Goodluck said the players' genuine interest demonstrates the character of all three. It seems only fitting that Kendricks (Vikings), Phillips (Bills) and Davis (Saints) have been nominated for the Walter Payton NFL Man of the Year award.

"It goes beyond the surface. That's what it says to me," Goodluck said. "This is really their passion; they really care. I feel like that's always refreshing, because you don't have to. Everybody has their life and whatever they have going on and can get wrapped up in that pretty easily. Seeing a need and trying to meet that need is amazing."

Since signing with Minnesota, Phillips has already dedicated numerous hours to his new home.

The 26-year-old has already visited two Twin Cities children's hospitals and a middle school's special education program, and he plans to keep making positive impacts in the community.

"I came fairly wet behind the ears. I had no idea what was going on here, and I'm really blown away," Phillips said of All Square. "I think the social impact here is incredibly deep, and I'm excited to continue learning more about it.

"Hearing Onika's story, hearing what this has done for her and her family, it's definitely inspiring," he added. "I can't wait to see the growth that they have here."

Davis jumped at the opportunity to learn more about All Square after spending time just down the street at the Little Earth Urban Farm. Davis is active in the subsidized housing complex through, a foundation he started along with NFL peers Josh Norman and Drew Brees. SHIELD 1's mission is to sustain humanity through economic and legislative development.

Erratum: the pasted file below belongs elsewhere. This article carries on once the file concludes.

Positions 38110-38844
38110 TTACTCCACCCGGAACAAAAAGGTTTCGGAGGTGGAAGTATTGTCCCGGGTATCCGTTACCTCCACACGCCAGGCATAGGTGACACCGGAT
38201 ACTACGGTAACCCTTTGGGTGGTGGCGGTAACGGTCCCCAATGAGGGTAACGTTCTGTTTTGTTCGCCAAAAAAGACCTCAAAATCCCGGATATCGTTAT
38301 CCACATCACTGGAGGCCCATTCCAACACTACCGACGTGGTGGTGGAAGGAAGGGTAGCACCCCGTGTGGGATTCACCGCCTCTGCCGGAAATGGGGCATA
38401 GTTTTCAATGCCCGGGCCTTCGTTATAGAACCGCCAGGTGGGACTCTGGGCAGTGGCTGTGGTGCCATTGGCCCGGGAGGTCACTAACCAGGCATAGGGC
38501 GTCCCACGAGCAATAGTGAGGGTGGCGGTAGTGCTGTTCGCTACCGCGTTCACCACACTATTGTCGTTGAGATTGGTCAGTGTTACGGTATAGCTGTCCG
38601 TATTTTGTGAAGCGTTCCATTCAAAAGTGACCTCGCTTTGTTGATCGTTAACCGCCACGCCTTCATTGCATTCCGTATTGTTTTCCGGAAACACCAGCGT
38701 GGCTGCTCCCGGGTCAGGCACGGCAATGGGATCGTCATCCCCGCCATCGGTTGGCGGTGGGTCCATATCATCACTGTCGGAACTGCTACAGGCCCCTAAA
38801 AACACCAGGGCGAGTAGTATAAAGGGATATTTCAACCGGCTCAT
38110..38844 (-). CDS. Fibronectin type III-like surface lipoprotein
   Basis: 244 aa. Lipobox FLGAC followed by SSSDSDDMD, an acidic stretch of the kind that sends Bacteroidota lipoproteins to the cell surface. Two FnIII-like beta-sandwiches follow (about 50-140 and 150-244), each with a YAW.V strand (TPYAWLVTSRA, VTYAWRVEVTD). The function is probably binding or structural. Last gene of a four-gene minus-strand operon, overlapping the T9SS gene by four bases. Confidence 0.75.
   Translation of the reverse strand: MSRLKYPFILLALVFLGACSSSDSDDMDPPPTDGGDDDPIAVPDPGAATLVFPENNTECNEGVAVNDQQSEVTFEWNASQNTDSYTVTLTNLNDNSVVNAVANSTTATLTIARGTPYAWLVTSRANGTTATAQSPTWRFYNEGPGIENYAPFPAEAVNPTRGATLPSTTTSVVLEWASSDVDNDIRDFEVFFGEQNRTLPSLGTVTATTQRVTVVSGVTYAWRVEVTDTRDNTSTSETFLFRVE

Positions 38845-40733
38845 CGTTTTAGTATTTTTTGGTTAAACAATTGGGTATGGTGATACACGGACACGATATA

He explained how one event that spurred the foundation's work was the water crisis in Flint, Michigan.

"They just kept sending water trucks to Flint," Davis recalled, "but no one was working to fix the root problem."

SHIELD 1 is now active in Minneapolis; New Orleans; Buffalo, New York; Washington, D.C.; and Atlanta, Georgia. The nonprofit has been supported by the Vikings Social Justice Committee, which is player-led and backed by Owners Mark and Zygi Wilf.

"Our vision is helping be a catalyst for change there; and being a catalyst for change in Little Earth will be a catalyst for change in Minneapolis. … To create a project that the community can be proud of but also a project that can scale to multiple locations," Davis explained. "There's a food desert here, so people are forced to eat food that's not good for their bodies … you have to give them access to higher-quality food that they can afford. And how do you do that better? Create solutions that live within the community. They are finding that."

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Currently, the Little Earth community operates a 200-square-foot urban garden.

"But the vision that we have is to build a 20,000-square-foot facility that lives inside the community," Davis said. "That's on the way. We've got to get everything lined up. We've got to get a few things handled from the permit standpoint, and once we get that, I think the community can thrive in a major way.

"It's been really good to see the community continue to find ways to uplift themselves," he added. "It's just exciting to work alongside them."